Christina Ritter | October 29, 2021
A new PBS documentary shows how the future of Italian opera in New York City was shaped in 1826 by three immigrants who made a concert possible: a freed slave who became a benefactor, opera’s first diva, and Mozart’s librettist.
In The oratorio, Martin Scorsese reveals the fascinating story of a one-night-only performance in 1826 at St. Patrick’s Old Cathedral, Scorsese’s children’s church. The concert marked the arrival of Italian opera in the New World. This turning point event was lost in history for nearly 200 years, but was recently rediscovered and re-staged by an Italian opera group in the historic church. Exploring the immigrant experience, the beginning of a cultural awakening in America, and the enduring power of art, The Oratorio: A Documentary with Martin Scorsese World premieres on Friday, November 5th, at 9 p.m., followed by Da Pontes Oratorio: A Concerto for New York at 10 p.m. on THIRTEEN and the THIRTEEN Explore and PBS Video apps.
The documentary is populated with unforgettable real-life characters. There is Lorenzo Da Ponte, Mozart’s librettist, who ended up in New York City after being exiled from Vienna. He worked intermittently as a grocer and bookseller while continuing his music career in New York. Pierre ToussaintFreed from slavery and becoming a successful hairdresser, was the primary benefactor for the construction of St. Patrick’s Old Cathedral while running other charities (he is now a venerable Catholic Church and the only lay person in the St. Patrick’s Cathedral is buried on Fifth Avenue). And Spanish singer Maria Malibran, the opera’s first diva, gave performances in New York that inspired young women to take singing lessons. She died a legend at the age of 28.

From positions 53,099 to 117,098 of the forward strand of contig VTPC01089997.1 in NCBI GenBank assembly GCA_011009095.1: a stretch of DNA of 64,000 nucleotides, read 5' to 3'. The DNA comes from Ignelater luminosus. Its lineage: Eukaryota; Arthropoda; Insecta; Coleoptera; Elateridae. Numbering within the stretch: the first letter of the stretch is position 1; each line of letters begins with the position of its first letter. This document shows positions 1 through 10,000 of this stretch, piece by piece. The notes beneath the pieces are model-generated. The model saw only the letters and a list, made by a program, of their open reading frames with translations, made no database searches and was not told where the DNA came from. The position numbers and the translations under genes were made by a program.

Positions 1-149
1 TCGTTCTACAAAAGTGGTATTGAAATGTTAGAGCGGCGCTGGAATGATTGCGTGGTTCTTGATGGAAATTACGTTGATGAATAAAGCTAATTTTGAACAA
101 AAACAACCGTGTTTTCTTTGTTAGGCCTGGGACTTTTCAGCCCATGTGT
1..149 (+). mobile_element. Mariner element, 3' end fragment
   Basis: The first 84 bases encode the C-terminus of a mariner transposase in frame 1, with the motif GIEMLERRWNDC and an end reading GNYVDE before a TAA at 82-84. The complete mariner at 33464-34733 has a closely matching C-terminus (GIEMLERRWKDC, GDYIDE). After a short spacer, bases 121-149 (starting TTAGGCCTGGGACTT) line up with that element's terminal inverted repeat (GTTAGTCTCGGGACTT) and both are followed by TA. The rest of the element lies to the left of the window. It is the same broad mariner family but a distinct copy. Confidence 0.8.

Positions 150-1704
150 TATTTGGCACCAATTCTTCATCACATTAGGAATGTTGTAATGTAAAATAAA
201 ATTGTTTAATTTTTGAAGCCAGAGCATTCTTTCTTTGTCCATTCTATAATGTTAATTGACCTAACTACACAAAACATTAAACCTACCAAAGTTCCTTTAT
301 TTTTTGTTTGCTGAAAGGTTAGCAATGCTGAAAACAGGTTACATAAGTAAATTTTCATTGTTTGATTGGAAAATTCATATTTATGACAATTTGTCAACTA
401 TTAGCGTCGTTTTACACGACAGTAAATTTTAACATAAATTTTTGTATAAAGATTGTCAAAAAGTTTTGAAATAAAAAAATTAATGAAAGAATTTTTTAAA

The oratorio Contains interviews with opera theater director Claudio Orazi and musicologist Francesco Zimei, who led efforts to re-produce the oratorio and persuaded the Italian government to fund the performance as a gift from the Old World to the United States. Jared Lamenzo, music director and organ master, offers a behind-the-scenes look at the tinkering and inventive technique required to maintain the church 150 year old organ Work.
After its historic performance in 1826, Da Ponte opened New York City’s first purpose-built opera house in 1833: the Italian Opera House (read more about it and NYC opera history on the website of the classical music channel WQXR.
Old St. Patrick’s Cathedral
The Old St. Patrick’s Cathedral stands off Mott Street, between E. Houston and Prince Street, partially lined with a brick wall that curls under the pressure of time. The granite structure was built in 1840 and was the seat of the Archdiocese of New York until the newer St. Patrick’s opened on Fifth Avenue in Midtown Manhattan in 1879. Martin Scorcese used to worship at Old St. Patrick’s. Today’s parishioners include Jim and Jeannie Gaffigan, who in the film discuss the role of the church and an ever-changing immigrant demographics in the surrounding communities of NoLita, SoHo, Little Italy, and Chinatown.
“Everything is in constant flux, but this basilica was and is a constant, an anchor,” says Scorsese. “And it was built by people who flocked here to start a new life in this city. A city that still attracts people from all over the world. A city that for me has always been synonymous with America itself – America at its best. “
Scorsese has a deeply personal connection with the cathedral and its surroundings. He grew up around the corner and served as an altar boy in the two-century old church where the original staging and re-staging of the oratorio took place. In the documentary, he explores the neighborhood’s history, its transition from Irish to Italian and the incredible impact it has had on “the way I see my world and my work”.
the Site of the Old St. Patrick’s Cathedral describes its fascinating story.
Da Pontes Oratorio: A Concerto for New York
Immidiatly after The oratorio at 10 p.m. Da Pontes will present Oratorio: A Concert For New York Italian opera company Teatro Lirico di Cagliari the newly staged concert. Through the meticulous research of the music director of the basilica Lamenzo and the Italian musicologist Zimei, the program reproduces as accurately as possible what was heard in 1826.
The 2018 concert features the music of Cimarosa and Zingarelli as well as Haydn, Handel and Arne. Maestro Donato Renzetti conducts with performances by the sopranos Francesca Dotto and Salome Jicia, the tenor Patrick Kabongo and the baritones Pier Luigi Dilengite and Daniele Terenzi.